The mortality rate from this study was similar to the mortality rate reports about three decades ago. In a multicenter study, it was observed that there was no single independent preoperative factor that could linearly predict mortality for patients undergoing thoracotomy for critical CT, but another study identified the duration of the emergency thoracotomy and the heart rate at the end of procedure were the predictors of survival. Equally noted as a predictor of survival from one of the largest case series reviewed were patients presenting with pulseless after penetrating thoracic injury. However, what has been consistent is that the mortality rate depends on ISS, the urgency of intervention, and identification of the problem.
| Conclusion|| |
Thoracotomy as a modality for the management of patients with CT is still quite uncommon. Massive hemothorax still remains the most common reason for thoracotomy with diaphragmatic injury the most common intraoperative finding. There is a need to rule out diaphragmatic rupture before the insertion of a chest tube for traumatic hemothorax or pneumothorax. Even when a chest tube is inserted for a CT patient for the evacuation of hemothorax, there is the need to carefully monitor the quality and quantity of the output in other to determine the need for open thoracotomy.
Financial support and sponsorship
Conflicts of interest
There are no conflicts of interest.
| References|| |
Ekeke ON, Okonta KE, Igwe PO. Surgical inpatient mortality in a Nigerian Tertiary Hospital. Niger J Clin Pract 2016;19:308-12.
] [Full text]
Hunt PA, Greaves I, Owens WA. Emergency thoracotomy in thoracic trauma – A review. Injury 2006;37:1-19.
Karmy-Jones R, Jurkovich GJ, Nathens AB, Shatz DV, Brundage S, Wall MJ Jr., et al.
Timing of urgent thoracotomy for hemorrhage after trauma: A multicenter study. Arch Surg 2001;136:513-8.
Mattox KL, Wall MJ, Tsai P. Trauma thoracotomy: Principles and techniques. In: Mattox KL, Moore EE, Feliciano DV, editors. Trauma. 7th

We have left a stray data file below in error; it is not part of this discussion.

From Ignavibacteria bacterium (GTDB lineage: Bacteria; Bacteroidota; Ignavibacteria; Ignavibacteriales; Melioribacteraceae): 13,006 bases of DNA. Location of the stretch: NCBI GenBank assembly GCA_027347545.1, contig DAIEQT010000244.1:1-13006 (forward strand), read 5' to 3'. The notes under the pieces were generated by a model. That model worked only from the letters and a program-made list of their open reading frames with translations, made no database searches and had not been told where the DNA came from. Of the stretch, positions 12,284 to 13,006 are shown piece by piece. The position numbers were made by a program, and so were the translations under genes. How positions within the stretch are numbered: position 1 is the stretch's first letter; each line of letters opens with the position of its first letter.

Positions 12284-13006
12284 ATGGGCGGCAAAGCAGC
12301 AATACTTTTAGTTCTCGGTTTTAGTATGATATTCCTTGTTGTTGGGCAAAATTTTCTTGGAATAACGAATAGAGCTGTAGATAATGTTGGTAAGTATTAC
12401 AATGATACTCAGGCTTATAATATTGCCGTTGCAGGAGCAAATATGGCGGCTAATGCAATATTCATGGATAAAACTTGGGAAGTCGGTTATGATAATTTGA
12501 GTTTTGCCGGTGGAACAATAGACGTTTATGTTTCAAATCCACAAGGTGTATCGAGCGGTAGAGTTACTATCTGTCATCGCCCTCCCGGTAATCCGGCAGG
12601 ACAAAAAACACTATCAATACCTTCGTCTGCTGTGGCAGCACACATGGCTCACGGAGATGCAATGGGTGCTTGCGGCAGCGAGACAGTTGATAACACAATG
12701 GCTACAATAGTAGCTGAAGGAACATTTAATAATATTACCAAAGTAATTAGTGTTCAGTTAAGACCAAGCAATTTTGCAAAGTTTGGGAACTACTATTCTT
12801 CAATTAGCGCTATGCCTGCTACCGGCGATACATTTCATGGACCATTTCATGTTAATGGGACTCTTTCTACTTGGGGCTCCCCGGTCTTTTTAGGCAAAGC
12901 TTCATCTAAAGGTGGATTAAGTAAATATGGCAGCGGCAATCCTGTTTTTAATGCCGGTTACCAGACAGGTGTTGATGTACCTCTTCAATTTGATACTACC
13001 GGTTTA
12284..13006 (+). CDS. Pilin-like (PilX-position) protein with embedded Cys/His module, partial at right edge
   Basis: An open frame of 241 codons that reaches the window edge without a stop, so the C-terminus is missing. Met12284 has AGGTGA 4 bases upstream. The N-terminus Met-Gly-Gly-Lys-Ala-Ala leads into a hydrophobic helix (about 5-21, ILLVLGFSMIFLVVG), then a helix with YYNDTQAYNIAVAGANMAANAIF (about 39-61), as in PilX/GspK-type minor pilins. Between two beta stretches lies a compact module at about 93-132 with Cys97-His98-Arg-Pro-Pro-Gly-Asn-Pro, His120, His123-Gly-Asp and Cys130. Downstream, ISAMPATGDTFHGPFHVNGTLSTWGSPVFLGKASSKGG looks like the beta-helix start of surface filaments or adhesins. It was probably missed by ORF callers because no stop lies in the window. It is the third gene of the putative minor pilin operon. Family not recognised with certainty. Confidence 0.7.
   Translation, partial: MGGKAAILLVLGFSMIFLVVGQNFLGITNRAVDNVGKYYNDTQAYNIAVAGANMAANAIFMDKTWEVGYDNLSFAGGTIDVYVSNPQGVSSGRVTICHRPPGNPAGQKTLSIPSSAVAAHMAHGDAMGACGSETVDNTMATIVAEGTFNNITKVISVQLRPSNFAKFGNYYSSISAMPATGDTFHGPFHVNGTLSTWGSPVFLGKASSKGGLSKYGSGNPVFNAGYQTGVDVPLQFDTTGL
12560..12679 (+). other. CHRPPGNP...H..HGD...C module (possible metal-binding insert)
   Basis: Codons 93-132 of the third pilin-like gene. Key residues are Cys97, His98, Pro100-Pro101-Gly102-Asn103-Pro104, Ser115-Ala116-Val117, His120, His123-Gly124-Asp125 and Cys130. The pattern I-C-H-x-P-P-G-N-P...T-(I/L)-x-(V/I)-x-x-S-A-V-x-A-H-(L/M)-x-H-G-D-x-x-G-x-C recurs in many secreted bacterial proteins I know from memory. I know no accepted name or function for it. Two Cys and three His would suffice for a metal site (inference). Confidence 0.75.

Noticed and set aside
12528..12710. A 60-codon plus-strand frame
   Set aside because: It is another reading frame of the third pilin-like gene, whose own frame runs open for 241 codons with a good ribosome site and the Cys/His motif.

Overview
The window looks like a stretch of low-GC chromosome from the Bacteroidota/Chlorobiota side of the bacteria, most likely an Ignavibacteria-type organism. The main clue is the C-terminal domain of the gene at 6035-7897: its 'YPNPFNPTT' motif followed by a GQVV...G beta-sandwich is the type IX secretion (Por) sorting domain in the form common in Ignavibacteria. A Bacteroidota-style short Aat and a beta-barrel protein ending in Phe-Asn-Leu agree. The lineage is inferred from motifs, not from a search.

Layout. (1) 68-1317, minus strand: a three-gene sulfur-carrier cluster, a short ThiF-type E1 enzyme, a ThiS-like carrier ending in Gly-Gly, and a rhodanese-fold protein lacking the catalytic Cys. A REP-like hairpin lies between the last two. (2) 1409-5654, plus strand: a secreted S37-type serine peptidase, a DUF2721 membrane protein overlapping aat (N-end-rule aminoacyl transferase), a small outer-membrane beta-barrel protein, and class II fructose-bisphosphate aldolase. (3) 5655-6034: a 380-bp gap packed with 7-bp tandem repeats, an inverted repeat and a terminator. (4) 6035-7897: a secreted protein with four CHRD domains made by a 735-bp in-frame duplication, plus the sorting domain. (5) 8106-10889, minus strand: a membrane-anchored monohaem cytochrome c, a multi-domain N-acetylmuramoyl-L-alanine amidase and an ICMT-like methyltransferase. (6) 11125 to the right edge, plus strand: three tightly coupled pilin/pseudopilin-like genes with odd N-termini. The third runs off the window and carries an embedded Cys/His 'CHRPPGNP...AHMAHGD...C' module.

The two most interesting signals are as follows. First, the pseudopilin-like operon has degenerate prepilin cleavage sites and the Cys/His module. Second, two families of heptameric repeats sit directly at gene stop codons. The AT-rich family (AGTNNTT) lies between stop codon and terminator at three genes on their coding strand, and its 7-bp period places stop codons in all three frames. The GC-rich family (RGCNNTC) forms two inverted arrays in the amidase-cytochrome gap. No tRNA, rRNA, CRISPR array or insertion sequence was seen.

ed. New York: McGraw-Hill; 2013. p. 461-7.
Ludwig C, Koryllos A. Management of chest trauma. J Thorac Dis 2017;9:S172-7.
LoCicero J 3rd
, Mattox KL. Epidemiology of chest trauma. Surg Clin North Am 1989;69:15-9.
Bayer J, Lefering R, Reinhardt S, Kühle J, Zwingmann J, Südkamp NP, et al.
Thoracic trauma severity contributes to differences in intensive care therapy and mortality of severely injured patients: Analysis based on the TraumaRegister DGU®
. World J Emerg Surg 2017;12:43.
Bayer J, Lefering R, Reinhardt S, Kühle J, Südkamp NP, Hammer T, et al.
Severity-dependent differences in early management of thoracic trauma in severely injured patients – Analysis based on the TraumaRegister DGU®
. Scand J Trauma Resusc Emerg Med 2017;25:10.
Okonta KE, Ocheli EO. Blunt chest injury: Epidemiological profile and determinant of mortality. Int Surg J 2018;5:1622-7.
Al-Koudmani I, Darwish B, Al-Kateb K, Taifour Y. Chest trauma experience over eleven-year period at al-mouassat university teaching hospital-Damascus: A retrospective review of 888 cases. J Cardiothorac Surg 2012;7:35.
Demirhan R, Onan B, Oz K, Halezeroglu S. Comprehensive analysis of 4205 patients with chest trauma: A 10-year experience. Interact Cardiovasc Thorac Surg 2009;9:450-3.
Adebonojo SA. Management of chest trauma: A review. West Afr J Med 1993;12:122-32.
Kulshrestha P, Munshi I, Wait R. Profile of chest trauma in a level I trauma center. J Trauma 2004;57:576-81.